18. It is reported no studies for fucoxanthin have been carried out on humans (p38). outline the protocols that would be carried out before it can be said that thetreatment is effective.
    19. Outline the role of transcription factors which lead to a higher expression of PRDM16 in BAT, compared to WAT p40
    20. Describe the procedures that might be used to genetically modify the mice to produce high levels of PRDM16.
    21. Give the characteristics of stem cells that can differentiate into BAT and muscle tissue.

    discuss the effect of media, body image and dieting on your body.
    describe the effect/function/structure of BAT on body weight.
    where is BAT stored?
    describe the effect( advantages & disadvantages) of blockbuster weight pills on your health e g side effects.
    what are anti-obesity therapies? advantages & disadvantages of using them.
    describe the effect of obesity on body health.
    what is the difference between obese and obesity.
    what are the treatments provided by the NHS to treat obesity.
    ways to reduce obesity.
    how has obesity increased over the years.
    describe ways to measure obesity.
    why is obesity considered “ detrimental to health”
    describe the effect/function/structure/place where WAT is stored.
    what are triglycerides? structure/effect/function/place in the body it is found.
    why is apple body shape considered more dangerous than fat stored around the hips and thighs.
    symptoms of type 2 diabetes/heart disease/cancer

    Describe how a programme of aerobic training can reduce the body fat and have an improvement on transportation of oxygen to the muscles?

    1.Brown adipose tissue (BAT) is activated by cold temperatures. Could this help us with weight loss?
    2. Obesity is on the increase in the UK because of excess white adipose tissue (WAT). This can lead to a number of health risks.
    3. Body dissatisfaction had been linked to eating disorders.
    4. fMRI has been used to study the brain response to media images of thin and fat people.
    5. When we are self-reflective, the activity within the medial prefrontal cortex (mPFC) is increased.
    6. Brains of women respond to both images and the printed word, but men do not respond the same way.
    7. In females with eating disorders mPFC and amygdala (brain area associated with emotional responses) activated.
    8. mPFC responsible for gender differences in processing words and images, and susceptibility to eating disorders.
    9. Restricted calorie diets (and increased stress) lead to more cortisol (adrenal gland hormone - its primary functions are to increase blood sugar; suppress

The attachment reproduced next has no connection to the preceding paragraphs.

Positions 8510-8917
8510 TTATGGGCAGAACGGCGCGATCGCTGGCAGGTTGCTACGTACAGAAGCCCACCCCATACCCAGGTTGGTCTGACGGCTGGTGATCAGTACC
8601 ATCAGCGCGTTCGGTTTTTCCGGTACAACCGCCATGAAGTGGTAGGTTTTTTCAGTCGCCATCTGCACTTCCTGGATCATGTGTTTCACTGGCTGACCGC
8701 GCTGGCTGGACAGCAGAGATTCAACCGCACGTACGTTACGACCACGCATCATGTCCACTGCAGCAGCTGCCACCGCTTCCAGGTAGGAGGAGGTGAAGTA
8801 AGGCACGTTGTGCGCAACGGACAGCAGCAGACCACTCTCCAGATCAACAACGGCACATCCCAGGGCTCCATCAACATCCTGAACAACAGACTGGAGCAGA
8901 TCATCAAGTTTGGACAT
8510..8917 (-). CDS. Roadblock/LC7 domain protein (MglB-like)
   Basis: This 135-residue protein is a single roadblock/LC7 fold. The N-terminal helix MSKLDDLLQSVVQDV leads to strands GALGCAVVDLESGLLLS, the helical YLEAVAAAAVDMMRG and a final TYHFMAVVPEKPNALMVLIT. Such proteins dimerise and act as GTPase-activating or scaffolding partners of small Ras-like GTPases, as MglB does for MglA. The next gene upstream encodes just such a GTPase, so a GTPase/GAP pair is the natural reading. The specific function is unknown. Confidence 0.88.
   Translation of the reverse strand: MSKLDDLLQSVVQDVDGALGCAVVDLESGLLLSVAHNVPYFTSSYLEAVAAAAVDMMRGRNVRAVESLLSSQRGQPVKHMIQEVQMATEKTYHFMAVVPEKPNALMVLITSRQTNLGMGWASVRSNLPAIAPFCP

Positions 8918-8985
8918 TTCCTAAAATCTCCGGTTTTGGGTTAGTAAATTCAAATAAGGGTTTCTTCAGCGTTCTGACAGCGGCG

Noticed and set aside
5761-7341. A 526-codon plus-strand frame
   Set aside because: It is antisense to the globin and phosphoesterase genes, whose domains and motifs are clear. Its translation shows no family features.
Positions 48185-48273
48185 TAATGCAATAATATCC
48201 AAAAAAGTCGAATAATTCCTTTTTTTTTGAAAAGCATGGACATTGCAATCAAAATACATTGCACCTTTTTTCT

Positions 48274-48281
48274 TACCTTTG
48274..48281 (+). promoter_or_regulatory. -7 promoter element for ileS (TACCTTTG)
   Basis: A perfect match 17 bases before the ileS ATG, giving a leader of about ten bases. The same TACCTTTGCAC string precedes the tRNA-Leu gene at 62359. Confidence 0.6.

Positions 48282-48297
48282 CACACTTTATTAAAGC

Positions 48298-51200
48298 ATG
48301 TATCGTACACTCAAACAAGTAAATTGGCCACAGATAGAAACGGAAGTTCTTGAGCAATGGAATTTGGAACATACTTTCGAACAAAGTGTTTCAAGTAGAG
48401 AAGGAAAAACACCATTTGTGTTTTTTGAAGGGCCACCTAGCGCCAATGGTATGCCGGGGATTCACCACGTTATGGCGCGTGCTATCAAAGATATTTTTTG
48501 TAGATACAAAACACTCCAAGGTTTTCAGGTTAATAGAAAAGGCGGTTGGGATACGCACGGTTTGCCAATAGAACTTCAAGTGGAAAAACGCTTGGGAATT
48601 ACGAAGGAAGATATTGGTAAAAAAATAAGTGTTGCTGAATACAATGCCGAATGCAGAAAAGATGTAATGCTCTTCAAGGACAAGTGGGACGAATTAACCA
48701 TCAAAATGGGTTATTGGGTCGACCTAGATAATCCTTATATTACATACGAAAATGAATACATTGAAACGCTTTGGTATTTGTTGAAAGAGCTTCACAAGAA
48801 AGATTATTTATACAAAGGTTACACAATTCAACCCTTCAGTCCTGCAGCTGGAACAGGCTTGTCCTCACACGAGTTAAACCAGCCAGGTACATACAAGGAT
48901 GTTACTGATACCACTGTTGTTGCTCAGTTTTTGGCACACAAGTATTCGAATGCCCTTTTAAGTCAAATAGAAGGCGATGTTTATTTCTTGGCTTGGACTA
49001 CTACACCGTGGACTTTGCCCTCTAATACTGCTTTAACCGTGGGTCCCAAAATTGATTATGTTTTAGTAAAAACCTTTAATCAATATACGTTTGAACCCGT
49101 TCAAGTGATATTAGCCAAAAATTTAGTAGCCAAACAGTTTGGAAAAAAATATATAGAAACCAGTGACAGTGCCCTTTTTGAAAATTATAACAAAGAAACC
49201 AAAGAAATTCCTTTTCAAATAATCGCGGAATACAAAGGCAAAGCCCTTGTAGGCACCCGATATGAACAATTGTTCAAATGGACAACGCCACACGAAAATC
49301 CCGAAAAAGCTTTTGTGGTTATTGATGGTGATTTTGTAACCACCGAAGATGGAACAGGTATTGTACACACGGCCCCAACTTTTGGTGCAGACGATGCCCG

the immune system; and aid in fat, protein and carbohydrate metabolism) release in females, causing higher levels of CHD, diabetes and cancer.
    10. Stress leads to over-compensation of calorie rich foods (in rodent studies)
    11. BAT - these cells have lipid in the form of droplets, not in one large (as in other fat cells)
    12. BAT has many mitochondria, and lots of UCP-l (uncoupling protein that disrupts respiration at the electron transport system level, and so prevents the
    production of ATP, so energy is lost as heat instead of being stored.
    13. BAT cells are activated the SNS and thyroid hormones.
    14. The SNS is also activated by exposure to cold temperatures and ingestion of high caloric food.

    15. So BAT regulates Core Body Temperature and body weight by increasing energy expenditure.
    16. BAT is found in most small mammals, and newborns of larger animals. It was not thought to be present in adults of these animals.
    17. Babies have a large surface area to volume ratio so lose hear more easily - they are also unable to shiver.
    18. Lumberjacks have been found to retain BAT deposits in their neck region - the amount of BAT present relates to the length of time in cold conditions.
    19. BAT has also now been found in adults (neck region), with lean people having more BAT present in - so does it help against obesity?
    20. How can we stimulate BAT in us to help us lose weight - would it help if we were kept in cold conditions?
    21. BAT can be stimulated by high levels of thyroid hormones and drugs, but there are unpleasant side-effects.
    22. How can we increase the amount of BAT in us?
    23. A protein called PRDM 16 makes WAT precursor cells become BAT cells instead of WAT cells.
    24. Could PRDM 16 be used to transform stem cells into BAT cells, which can be transplanted to us?
    25. Diet affects gene expression.
    26. Disturbed expression of dopaminergenic genes has been identified in eating disorders.

    What is a tissue?